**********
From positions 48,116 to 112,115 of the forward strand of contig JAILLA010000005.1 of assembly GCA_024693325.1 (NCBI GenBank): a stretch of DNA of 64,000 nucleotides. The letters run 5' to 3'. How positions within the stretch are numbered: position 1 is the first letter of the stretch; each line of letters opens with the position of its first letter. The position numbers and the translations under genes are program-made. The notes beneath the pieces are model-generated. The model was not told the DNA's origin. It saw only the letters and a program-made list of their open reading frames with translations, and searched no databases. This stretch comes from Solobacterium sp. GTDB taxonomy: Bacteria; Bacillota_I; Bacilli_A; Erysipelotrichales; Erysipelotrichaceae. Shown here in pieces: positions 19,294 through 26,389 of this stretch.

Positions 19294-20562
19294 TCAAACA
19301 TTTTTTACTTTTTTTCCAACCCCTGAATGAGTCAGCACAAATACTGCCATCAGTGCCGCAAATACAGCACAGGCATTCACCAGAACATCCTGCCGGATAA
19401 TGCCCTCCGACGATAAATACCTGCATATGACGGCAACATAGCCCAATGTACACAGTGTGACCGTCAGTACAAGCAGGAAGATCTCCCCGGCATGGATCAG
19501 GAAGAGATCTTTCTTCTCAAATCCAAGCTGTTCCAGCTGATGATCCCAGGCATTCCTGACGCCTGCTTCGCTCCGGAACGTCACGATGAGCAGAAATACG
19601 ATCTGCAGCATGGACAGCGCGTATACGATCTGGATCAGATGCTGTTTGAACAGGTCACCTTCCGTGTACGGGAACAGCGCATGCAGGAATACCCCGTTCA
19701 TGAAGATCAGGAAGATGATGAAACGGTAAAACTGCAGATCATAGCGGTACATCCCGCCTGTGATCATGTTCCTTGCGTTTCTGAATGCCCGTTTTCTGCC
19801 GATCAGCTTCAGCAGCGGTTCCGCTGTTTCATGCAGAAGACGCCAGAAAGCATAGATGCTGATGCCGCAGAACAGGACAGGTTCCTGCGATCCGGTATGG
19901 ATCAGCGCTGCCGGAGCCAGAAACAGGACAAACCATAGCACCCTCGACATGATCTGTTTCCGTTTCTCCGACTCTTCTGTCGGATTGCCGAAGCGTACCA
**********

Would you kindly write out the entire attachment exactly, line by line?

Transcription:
From positions 48,116 to 112,115 of the forward strand of contig JAILLA010000005.1 of assembly GCA_024693325.1 (NCBI GenBank): a stretch of DNA of 64,000 nucleotides. The letters run 5' to 3'. How positions within the stretch are numbered: position 1 is the first letter of the stretch; each line of letters opens with the position of its first letter. The position numbers and the translations under genes are program-made. The notes beneath the pieces are model-generated. The model was not told the DNA's origin. It saw only the letters and a program-made list of their open reading frames with translations, and searched no databases. This stretch comes from Solobacterium sp. GTDB taxonomy: Bacteria; Bacillota_I; Bacilli_A; Erysipelotrichales; Erysipelotrichaceae. Shown here in pieces: positions 19,294 through 26,389 of this stretch.

Positions 19294-20562
19294 TCAAACA
19301 TTTTTTACTTTTTTTCCAACCCCTGAATGAGTCAGCACAAATACTGCCATCAGTGCCGCAAATACAGCACAGGCATTCACCAGAACATCCTGCCGGATAA
19401 TGCCCTCCGACGATAAATACCTGCATATGACGGCAACATAGCCCAATGTACACAGTGTGACCGTCAGTACAAGCAGGAAGATCTCCCCGGCATGGATCAG
19501 GAAGAGATCTTTCTTCTCAAATCCAAGCTGTTCCAGCTGATGATCCCAGGCATTCCTGACGCCTGCTTCGCTCCGGAACGTCACGATGAGCAGAAATACG
19601 ATCTGCAGCATGGACAGCGCGTATACGATCTGGATCAGATGCTGTTTGAACAGGTCACCTTCCGTGTACGGGAACAGCGCATGCAGGAATACCCCGTTCA
19701 TGAAGATCAGGAAGATGATGAAACGGTAAAACTGCAGATCATAGCGGTACATCCCGCCTGTGATCATGTTCCTTGCGTTTCTGAATGCCCGTTTTCTGCC
19801 GATCAGCTTCAGCAGCGGTTCCGCTGTTTCATGCAGAAGACGCCAGAAAGCATAGATGCTGATGCCGCAGAACAGGACAGGTTCCTGCGATCCGGTATGG
19901 ATCAGCGCTGCCGGAGCCAGAAACAGGACAAACCATAGCACCCTCGACATGATCTGTTTCCGTTTCTCCGACTCTTCTGTCGGATTGCCGAAGCGTACCA